Journal of AOAC International | Year: 2012

Despite its many documented advantages, the QuEChERS (Quick, Easy, Cheap, Effective, Rugged, and Safe) sample preparation approach has problems with a few unstable pesticides, partly due to the exothermic reaction generated by the use of anhydrous magnesium sulfate (anh. MgSO4) during extraction. These pesticides also tend to be difficult to analyze by GC/MS. The aim of this study was to evaluate the effect of temperature during the extraction process in a revised version of AOAC Official MethodSM 2007.01 using anh. MgSO4 ≥99% (fine powder) or ≥97% (granular) purity, and the use of an ice bath for particular unstable pesticides of interest (chlorothalonil, captan, captafol, folpet, and the degradation products cis-1,2,3,6- tetrahydrophthalimide and phthalimide). Recoveries of 38 representative pesticides were measured in limes and broccoli at different extraction conditions by LC/MS/MS and low-pressure GC/MS/MS. Results showed that the difference in temperature when using ≥99% versus ≥97% purity anh. MgSO4 was 6-9°C, which did not lead to significant differences in recoveries. The use of an ice bath aided recovery for some of the analytes in broccoli, but no significant differences were observed for limes, which already provided greater stability of the basesensitive analytes due to acidity of the matrix.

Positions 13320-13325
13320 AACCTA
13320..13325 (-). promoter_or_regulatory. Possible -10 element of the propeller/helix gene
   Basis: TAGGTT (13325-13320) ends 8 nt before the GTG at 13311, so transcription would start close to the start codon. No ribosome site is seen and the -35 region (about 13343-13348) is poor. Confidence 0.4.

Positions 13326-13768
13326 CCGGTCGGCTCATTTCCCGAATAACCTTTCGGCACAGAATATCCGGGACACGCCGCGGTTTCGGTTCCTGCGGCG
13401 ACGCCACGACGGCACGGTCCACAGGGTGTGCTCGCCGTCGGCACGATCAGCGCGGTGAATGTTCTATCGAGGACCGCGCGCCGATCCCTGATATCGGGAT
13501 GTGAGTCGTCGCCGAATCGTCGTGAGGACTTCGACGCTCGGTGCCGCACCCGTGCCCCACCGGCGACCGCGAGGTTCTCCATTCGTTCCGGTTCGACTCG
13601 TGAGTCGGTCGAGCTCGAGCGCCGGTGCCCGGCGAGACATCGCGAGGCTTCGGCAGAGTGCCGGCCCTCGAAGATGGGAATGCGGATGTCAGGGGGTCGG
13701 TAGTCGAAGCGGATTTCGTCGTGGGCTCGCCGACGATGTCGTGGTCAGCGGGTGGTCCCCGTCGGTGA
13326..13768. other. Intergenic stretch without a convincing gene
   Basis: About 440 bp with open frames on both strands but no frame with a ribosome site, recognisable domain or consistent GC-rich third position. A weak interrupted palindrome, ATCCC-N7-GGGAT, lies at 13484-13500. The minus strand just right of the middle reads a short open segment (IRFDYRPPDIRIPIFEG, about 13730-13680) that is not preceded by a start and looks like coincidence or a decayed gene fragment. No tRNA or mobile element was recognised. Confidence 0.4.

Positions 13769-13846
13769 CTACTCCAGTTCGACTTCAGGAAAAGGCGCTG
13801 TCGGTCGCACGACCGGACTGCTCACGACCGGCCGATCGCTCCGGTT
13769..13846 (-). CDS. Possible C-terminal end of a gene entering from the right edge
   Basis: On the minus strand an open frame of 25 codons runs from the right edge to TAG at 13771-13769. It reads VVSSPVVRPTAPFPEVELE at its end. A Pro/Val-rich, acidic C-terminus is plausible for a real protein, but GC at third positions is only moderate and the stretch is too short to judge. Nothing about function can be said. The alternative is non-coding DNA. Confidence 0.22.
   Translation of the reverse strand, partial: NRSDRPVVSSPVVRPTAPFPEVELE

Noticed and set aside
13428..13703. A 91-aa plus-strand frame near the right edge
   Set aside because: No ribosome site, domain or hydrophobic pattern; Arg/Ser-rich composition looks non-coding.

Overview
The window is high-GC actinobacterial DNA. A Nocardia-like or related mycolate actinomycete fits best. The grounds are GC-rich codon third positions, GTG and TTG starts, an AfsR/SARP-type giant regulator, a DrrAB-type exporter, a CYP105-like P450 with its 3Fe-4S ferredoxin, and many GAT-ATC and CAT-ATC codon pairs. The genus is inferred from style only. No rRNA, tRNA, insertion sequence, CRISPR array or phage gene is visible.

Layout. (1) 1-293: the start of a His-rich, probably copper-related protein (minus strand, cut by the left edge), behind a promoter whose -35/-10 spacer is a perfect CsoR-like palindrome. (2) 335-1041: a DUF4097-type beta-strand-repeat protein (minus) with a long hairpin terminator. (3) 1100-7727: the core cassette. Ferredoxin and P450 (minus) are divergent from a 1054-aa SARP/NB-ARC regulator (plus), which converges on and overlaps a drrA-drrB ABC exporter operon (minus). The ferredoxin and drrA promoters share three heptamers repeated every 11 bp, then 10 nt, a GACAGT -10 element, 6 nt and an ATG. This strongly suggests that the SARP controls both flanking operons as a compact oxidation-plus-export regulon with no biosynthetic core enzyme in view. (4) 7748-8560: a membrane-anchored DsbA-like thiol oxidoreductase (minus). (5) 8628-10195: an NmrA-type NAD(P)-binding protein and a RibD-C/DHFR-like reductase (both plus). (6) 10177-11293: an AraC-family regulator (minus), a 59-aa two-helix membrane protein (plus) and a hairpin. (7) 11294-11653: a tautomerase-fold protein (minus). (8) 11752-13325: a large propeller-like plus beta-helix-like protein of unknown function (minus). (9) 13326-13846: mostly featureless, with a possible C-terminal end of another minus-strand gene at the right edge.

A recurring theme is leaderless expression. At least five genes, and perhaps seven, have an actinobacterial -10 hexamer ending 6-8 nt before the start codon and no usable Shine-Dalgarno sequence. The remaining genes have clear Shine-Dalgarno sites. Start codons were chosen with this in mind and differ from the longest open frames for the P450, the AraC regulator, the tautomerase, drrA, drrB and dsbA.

Geis-Asteggiante L.,U.S. Department of Agriculture | Lehotay S.J.,U.S. Department of Agriculture | Fortis L.L.,U.S. Department of Agriculture | Paoli G.,U.S. Department of Agriculture | And 2 more authors.
Analytical and Bioanalytical Chemistry | Year: 2011